The Constitution provides for the prorogation of Parliament in given circumstances. It does not provide for pre-empting the voter or pirating the vote in any circumstances! Section 32 of the Constitution provides for a system involving registration, entitlement and the privacy of the voter. Notice the tie back to rights and freedoms concerning individual expression, conscience and liberty, broadly defined.
These arrangements must be followed before and in order that we elect a Parliament and form an Executive. So, before Parliament and before Cabinet, the people must vote.
The Executive is given responsibility for “the business of government” and ministers must take the Oath of Office before beginning to function. Nothing contained in that Oath or within the responsibility to run the government gives any Office-holder the right to seek to determine what happens with the registration of voters or any other aspect of the work of the Electoral Office. Where citizens become enraged by what they perceive to be unfair and improper interference in that Office, problems will arise.
For clarity, if you wish to be in Government, you must fairly contest the General Elections; receive a majority of the votes; enter the Parliament (to pass laws for the peace, order and good government of Grenada); form the Executive (to run the business of government); take the Oath of Office (to honour, uphold and preserve the Constitution).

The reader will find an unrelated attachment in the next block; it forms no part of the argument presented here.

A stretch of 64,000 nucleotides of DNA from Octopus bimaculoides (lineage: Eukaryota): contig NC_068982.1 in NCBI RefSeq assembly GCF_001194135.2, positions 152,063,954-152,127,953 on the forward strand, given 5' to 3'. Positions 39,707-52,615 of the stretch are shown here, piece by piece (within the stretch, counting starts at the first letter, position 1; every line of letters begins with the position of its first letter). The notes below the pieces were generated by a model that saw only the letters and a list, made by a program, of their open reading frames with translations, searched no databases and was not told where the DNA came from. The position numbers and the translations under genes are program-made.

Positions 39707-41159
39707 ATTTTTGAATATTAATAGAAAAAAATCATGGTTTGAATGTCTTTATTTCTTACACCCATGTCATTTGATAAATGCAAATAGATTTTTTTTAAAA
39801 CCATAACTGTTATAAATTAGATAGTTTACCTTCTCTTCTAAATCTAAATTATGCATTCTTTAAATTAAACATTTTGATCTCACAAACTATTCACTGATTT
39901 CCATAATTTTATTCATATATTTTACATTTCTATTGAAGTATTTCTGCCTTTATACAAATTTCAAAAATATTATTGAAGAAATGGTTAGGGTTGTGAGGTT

These are not in fine prints!
Unfortunately, there are other ‘prints’ surrounding the holding of General Elections. Some such prints have no lawful status, but are conceived, published and pursued by persons in the engine-rooms of political parties, ‘slicing and dicing’ voters’ lists, as one set of tactics for winning the elections.
This practice which occurs in democratic systems is not dissimilar in intention or result to the use of arms to win government under revolutionary systems!
Recently, a number of Registration Officers got something in print!
Relatedly, so it seems, the Deputy Supervisor of Elections put her conscience in print to the Governor-General. Then the NDC rushed to print its views on the matter which was followed by unconvincing words printed by the regime, as proxy for the Governor-General.
Supposedly, the Supervisor of Elections could be having little sleep trying to decide if he too should put something in print! After all, both Mr Phillip and Ms Holder must have been privy to the same information, i.e. told the same things. Is it that the latter’s conscience was so affected that she opted to resign, but that the former is fully at peace with that information?
It is hardly likely that one would choose to forego income based only on sympathy for others. So then, a printing opportunity awaits Mr Phillip. Let not the ghost of Albert Abraham (Elections Supervisor, 1976), attend his sleep!
This leaves the issue of ‘Silence of the Society’ which should not be assumed to mean that judgment would not be pronounced at the right time. Where are the voices that once shouted at Tillman to “open we Parliament”? Will those same voices shout at Keith, even in jest, “doh touch we votes”?
We are also left with the conflict in politics between cause and character. Political parties campaign promising many good things, but they sometimes deliver many unworthy things. The Revolution based itself on patriotic causes, until the character of key players abandoned the cause and chose catastrophe!
Thirty-four years later, in these fair and spicy isles, character is acting up again hell bent on achieving personal causes. And the ordinary Grenadian pays the price, even before we vote!